The Guernsey Literary and Potato Peel Pie Society
Stories of resilience and hope
[amazon cover 0385340990]
By Mary Ann Shaffer and Anne Barrows
(Reviewed by Nancy Jelinek)
The story opens in January 1946, as London, indeed all of Britain, is trying to shake off the gloom and devastation of World War II. Author Juliet Ashton, traveling the countryside to book signings for her anthology of “Izzy Biggerstaff Goes to War” columns, writes her publisher that her heart and soul are no longer into writing her proposed next book, English Foibles. She wants to be taken more seriously as a writer.
Juliet is drawn into the story of Guernsey when she receives a letter from Dawsey Adams, a farmer on the island, who has an old book of Juliet’s with her name and address on the inside cover. As there are no longer any bookstores on Guernsey, he has written her to ask for the name and address of a London bookshop. His letter also mentions the occupation of the Channel Islands by the Germans during the war and how the Guernsey Literary and Potato Peel Pie Society managed to save his life.
Intrigued, Juliet begins to correspond with Dawsey and, eventually, with the other members of the Society. Their stories of resilience and hope, despite hardship and heartbreak, lead Juliet to a stay on the island, with some surprising results.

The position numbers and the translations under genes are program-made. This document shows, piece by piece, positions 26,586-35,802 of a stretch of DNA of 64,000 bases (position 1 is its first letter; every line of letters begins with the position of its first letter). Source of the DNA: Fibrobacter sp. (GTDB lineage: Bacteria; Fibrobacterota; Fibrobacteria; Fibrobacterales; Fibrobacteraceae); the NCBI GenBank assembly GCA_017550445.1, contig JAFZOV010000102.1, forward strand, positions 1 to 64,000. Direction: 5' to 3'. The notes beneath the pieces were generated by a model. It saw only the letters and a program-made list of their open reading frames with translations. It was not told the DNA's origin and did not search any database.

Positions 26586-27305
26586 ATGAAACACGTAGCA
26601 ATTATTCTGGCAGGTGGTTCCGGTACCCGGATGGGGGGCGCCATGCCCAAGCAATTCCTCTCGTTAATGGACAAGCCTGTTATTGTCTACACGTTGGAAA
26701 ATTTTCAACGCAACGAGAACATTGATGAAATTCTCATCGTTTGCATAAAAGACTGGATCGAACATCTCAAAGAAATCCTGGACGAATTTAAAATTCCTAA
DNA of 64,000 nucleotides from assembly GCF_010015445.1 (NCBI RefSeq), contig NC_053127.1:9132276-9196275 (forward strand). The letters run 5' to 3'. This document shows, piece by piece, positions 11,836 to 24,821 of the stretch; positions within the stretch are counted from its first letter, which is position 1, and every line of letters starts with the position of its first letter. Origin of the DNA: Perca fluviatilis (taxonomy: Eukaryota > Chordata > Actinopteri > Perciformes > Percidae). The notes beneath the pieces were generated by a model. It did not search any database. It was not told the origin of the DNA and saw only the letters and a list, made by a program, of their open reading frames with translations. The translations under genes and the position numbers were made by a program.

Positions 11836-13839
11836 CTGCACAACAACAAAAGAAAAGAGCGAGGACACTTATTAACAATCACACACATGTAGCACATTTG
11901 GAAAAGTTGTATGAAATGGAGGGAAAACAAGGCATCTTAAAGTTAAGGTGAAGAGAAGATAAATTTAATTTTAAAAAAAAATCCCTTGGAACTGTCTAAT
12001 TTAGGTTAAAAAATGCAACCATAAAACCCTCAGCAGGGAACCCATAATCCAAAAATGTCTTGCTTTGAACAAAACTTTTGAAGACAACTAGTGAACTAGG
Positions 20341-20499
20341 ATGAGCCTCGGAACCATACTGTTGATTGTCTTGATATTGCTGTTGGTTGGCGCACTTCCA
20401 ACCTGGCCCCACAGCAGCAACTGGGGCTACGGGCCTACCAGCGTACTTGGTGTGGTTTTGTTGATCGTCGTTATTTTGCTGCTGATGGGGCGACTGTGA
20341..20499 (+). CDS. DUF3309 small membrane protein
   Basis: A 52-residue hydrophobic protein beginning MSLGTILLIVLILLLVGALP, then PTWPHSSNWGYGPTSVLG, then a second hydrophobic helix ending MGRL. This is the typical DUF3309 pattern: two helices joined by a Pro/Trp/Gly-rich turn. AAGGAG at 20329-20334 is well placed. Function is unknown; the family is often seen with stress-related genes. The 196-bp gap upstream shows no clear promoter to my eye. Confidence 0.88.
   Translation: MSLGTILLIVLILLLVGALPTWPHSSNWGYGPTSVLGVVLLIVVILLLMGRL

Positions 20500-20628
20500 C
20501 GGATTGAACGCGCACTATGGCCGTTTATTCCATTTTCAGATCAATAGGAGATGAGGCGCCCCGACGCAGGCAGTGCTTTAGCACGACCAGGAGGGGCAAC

Mary Ann Shaffer spent most of her life as librarian, editor, and bookshop employee. Her own book club encouraged her to write a book. When she became ill, her niece Annie Barrows, a children’s book author, helped Shaffer finish this tribute to the people of the Channel Islands and to the relationships people develop through the love of words. In a world of emails and “texting,” The Guernsey Literary and Potato Peel Society, told by letters written between the characters, was at the top of my list for Christmas gifts to friends who love to read.
Published January 9, 2009
Silver Planet Book Review Columnist